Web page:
This is going to be a tough one, both for diagnosis and repair!
The lower radiator hose connects to a steel pipe that runs under the intake plenum to the back of the water pump housing. Coolant leaking from that pipe will run either way, depending on which side of the van is lower. Those pipes don't corrode through very often so your chances of getting a bad one from a salvage yard are pretty small. They're the same on all the 3.0L engines on Chrysler cars and minivans. Only one bolt has to be removed from the transmission bell housing, then that pipe can be pulled out. There's an o-ring on the other end to seal it in the water pump housing.
The next step is to flush all of that stop leak crap out of there. Install new antifreeze. Failure to replace the antifreeze every two years is the biggest cause of corroded parts. The antifreeze will always be antifreeze, but it's the additives, namely the water pump lubricant and corrosion inhibitors, that wear out. Acids form in there too which is also why the coolant must be replaced regularly.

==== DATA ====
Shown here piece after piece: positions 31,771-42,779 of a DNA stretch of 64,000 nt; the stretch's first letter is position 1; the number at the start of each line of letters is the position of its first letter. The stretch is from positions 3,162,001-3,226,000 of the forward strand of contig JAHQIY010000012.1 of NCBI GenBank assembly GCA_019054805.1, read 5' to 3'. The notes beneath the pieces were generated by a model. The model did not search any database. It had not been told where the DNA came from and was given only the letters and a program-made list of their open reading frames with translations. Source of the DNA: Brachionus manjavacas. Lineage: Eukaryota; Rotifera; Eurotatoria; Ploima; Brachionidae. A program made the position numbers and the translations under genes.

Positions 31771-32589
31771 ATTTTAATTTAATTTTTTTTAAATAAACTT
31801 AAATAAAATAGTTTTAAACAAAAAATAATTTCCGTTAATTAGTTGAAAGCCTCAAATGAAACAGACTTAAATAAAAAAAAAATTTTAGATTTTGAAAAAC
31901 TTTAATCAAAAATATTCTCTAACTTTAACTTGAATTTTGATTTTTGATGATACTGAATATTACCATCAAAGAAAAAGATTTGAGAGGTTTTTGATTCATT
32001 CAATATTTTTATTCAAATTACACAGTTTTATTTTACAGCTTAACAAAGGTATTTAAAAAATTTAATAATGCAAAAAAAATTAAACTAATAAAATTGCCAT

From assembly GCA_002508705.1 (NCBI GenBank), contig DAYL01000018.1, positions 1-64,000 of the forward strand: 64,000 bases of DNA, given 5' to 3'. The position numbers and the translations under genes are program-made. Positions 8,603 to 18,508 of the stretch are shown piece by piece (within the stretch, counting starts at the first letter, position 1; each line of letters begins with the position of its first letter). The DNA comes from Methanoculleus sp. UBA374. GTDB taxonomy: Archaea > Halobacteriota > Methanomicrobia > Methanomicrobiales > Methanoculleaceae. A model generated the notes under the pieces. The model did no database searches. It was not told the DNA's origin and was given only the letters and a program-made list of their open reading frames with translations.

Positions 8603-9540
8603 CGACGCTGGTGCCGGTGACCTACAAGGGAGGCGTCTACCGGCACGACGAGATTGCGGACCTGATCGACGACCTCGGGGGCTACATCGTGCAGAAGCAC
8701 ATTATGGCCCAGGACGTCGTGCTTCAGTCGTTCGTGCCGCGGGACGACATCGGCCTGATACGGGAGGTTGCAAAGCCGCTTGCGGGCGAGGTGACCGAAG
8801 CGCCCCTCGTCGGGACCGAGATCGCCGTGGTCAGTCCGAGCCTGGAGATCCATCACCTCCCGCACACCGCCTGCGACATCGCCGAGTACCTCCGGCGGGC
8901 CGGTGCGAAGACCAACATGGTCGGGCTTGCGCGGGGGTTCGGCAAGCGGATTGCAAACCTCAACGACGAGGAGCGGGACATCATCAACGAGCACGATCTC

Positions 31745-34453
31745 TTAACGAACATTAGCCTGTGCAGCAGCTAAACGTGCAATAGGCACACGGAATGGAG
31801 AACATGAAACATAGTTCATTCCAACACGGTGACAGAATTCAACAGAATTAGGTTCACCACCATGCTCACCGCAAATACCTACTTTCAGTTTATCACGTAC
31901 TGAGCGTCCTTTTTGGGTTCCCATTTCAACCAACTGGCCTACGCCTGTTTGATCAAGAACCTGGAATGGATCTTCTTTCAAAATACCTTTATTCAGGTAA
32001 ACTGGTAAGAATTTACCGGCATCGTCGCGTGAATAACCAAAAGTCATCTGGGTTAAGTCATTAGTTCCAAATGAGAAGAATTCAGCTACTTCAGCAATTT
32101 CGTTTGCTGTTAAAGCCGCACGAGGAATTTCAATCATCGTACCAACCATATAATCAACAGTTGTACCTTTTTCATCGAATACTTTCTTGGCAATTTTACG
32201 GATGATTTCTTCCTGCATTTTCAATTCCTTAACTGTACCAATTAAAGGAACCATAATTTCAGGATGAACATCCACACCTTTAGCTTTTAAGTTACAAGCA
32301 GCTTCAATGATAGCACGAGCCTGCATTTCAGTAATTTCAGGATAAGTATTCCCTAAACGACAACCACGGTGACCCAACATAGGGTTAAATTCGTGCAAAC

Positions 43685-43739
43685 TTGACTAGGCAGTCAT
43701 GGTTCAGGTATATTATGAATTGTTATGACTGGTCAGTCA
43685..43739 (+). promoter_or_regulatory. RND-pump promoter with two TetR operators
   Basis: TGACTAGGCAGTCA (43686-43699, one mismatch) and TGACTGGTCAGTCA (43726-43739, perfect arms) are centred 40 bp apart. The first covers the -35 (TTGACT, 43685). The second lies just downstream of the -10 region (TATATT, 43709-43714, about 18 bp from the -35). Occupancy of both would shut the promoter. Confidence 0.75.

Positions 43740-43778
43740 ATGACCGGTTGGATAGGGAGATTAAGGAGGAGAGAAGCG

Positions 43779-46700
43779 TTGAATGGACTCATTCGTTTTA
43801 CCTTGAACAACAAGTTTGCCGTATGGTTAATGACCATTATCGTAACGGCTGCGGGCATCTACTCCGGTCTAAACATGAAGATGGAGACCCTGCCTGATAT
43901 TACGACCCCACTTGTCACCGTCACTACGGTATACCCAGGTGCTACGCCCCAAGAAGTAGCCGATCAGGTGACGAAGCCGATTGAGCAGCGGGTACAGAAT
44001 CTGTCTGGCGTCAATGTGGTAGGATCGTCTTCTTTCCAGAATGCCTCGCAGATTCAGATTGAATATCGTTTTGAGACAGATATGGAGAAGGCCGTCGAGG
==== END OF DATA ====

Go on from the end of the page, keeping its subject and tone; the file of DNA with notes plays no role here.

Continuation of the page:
Once you're done flushing the system, there's going to be water in the block that won't drain out. I find it easiest to start by filling one full gallon of straight antifreeze, not that 50 / 50 mix stuff where they're selling you a half gallon of water. Next, add a half gallon of water, then a half gallon of antifreeze, until the radiator is full. Drive it through a few warm-up / cool-down cycles to mix it thoroughly, then check the freeze point. If it isn't good for minus 35 degrees, you can add antifreeze or water as necessary to the reservoir.
Thursday, October 9th, 2014 AT 5:16 PM